The Negro Soldier (1944; 43 minutes) was produced by Frank Capra’s Army motion picture unit to help unite white and black troops in the fight against the Axis. Let There Be Light (1946; 58 minutes), commissioned from Academy Award®-winning director John Huston by the U.S. Army Signal Corps, follows the treatment of emotionally traumatized GIs.

The screening will be introduced by Dr. David Culbert, author of Film and Propaganda in America: A Documentary History.

Wednesday, November 7, at 7 p.m. in the McGowan Theater at Archives I.

Capturing audio from shrunken and buckling magnetic soundtracks can be challenging, but in the Motion Picture Preservation Lab we are equipped with archival sound heads for our Sondor machine. The archival head has a small wheel that can be lowered to hold the film down so it has good contact with the head during playback. The sprocket wheel can also be changed to accommodate different levels of shrinkage. We had to use this archival setup to capture much of the Truman Library’s Screen Gems Collection to our digital audio workstation.

In the Motion Picture Preservation Lab, we regularly encounter vinegar syndrome and film shrinkage, but many of the magnetic soundtracks encountered during our Truman project proved extra challenging. Some of the reels curled up as soon as they were unspooled, making them difficult to handle or transfer. Another indicator of deterioration is the plasticizer that has leached from the cellulose acetate base and is visible on the film surface.

While the Truman picture elements in the Motion Picture Preservation Lab are in better shape than the magnetic soundtracks, we still sometimes find very visible signs of deterioration. Some types of film splicing tape used in the past react with film emulsion over time, causing discoloration. We remove harmful tape, clean off the residue, and resplice the film using more stable tape. Though we can’t remove the discoloration, it will be much less evident when the film is reprinted to new black and white polyester film stock.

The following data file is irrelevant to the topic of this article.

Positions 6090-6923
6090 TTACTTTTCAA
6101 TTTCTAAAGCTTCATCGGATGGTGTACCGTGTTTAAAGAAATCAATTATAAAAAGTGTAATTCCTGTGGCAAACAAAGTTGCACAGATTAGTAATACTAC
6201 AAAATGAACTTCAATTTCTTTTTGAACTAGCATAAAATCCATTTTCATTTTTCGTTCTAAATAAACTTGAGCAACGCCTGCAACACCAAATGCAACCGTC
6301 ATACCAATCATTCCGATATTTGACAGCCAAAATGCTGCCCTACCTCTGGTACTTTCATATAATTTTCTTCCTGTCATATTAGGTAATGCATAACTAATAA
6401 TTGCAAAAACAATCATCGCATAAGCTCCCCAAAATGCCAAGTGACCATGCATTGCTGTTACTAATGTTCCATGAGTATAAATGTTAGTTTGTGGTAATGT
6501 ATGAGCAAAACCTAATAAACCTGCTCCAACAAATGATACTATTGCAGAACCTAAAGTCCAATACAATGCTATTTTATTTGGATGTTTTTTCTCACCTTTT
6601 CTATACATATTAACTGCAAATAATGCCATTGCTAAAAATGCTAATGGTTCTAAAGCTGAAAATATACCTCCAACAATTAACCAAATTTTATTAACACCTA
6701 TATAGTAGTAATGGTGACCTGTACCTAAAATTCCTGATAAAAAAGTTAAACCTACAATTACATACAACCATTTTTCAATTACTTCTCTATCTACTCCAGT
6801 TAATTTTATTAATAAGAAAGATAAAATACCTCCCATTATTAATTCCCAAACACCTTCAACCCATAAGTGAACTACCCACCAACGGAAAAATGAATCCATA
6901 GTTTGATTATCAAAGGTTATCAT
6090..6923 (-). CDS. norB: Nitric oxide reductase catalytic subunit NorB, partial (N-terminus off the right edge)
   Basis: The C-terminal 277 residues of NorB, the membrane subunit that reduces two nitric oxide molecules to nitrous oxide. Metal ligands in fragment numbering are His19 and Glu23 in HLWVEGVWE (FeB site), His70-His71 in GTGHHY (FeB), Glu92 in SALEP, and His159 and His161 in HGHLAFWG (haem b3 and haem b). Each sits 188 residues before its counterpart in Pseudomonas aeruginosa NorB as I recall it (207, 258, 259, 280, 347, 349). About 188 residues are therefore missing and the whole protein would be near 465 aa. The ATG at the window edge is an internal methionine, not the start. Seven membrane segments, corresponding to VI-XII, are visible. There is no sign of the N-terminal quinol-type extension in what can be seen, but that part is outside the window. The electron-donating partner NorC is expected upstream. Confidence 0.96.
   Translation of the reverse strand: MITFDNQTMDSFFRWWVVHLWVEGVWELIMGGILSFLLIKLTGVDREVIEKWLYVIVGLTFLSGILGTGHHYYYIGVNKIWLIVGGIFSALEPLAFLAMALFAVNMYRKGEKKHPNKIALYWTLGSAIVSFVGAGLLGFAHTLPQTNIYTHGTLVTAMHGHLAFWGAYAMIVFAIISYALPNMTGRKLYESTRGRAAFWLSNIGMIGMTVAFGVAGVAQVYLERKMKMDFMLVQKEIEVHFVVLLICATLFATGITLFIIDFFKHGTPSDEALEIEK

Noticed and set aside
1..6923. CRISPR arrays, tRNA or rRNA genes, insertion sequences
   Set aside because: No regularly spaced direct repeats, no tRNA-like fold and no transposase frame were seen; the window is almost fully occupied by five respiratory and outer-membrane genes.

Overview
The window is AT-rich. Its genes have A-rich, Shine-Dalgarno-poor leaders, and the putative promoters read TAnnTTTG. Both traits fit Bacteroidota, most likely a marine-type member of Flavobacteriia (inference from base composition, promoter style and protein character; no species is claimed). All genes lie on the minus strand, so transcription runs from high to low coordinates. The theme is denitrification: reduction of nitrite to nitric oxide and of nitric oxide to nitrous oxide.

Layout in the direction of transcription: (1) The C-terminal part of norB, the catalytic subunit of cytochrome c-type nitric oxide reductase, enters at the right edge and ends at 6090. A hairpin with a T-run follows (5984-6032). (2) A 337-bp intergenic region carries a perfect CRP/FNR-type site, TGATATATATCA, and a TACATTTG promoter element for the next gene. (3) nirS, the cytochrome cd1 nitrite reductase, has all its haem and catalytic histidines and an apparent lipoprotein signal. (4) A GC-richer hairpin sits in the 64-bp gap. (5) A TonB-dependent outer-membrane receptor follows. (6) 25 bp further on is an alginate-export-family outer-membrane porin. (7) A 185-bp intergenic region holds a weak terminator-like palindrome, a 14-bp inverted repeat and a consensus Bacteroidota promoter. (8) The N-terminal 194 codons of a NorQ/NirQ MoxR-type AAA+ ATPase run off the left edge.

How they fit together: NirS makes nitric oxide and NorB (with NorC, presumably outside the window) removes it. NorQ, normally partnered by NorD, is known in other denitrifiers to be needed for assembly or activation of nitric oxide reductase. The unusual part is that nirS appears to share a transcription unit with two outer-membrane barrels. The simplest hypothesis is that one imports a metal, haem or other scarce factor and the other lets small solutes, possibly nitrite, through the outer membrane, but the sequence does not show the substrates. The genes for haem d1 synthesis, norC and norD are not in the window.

Sometimes the oldest technology is the best! The Motion Picture Preservation Lab used this Model J printer from the 1930s to print new polyester preservation elements from deteriorating films in the Truman Library’s Screen Gems Collection. Because the printer runs at a relatively slow speed, it is gentle on fragile films. For scratched film originals, the lab also used a newer wet-gate printer to minimize the appearance of scratches.


Every year, archivists and preservationists from around the world gather for the Association of Moving Image Archivists (AMIA) conference. This year it was held in Seattle at a hotel that looks out over the city’s famed monorail. Heidi Holmstrom, of the Motion Picture Preservation Lab, and Holly McIntyre, of the Motion Picture, Sound, and Video Archival Unit, represented NARA at the conference.

AMIA opened its first full day with a plenary focusing on disaster recovery in the wake of Hurricane Sandy. The conference sessions were many and varied. Local archivists were on hand to provide an overview of film collections held by Seattle archives. Alumni of the AMIA/Image Permanence Institute internship program presented the results of their research into factors affecting acetate film deterioration. Heidi had the opportunity to present on the work of the digital motion picture subgroup of the External Reference Committee convened to support NARA’s recent Quality Assurance/Quality Control project.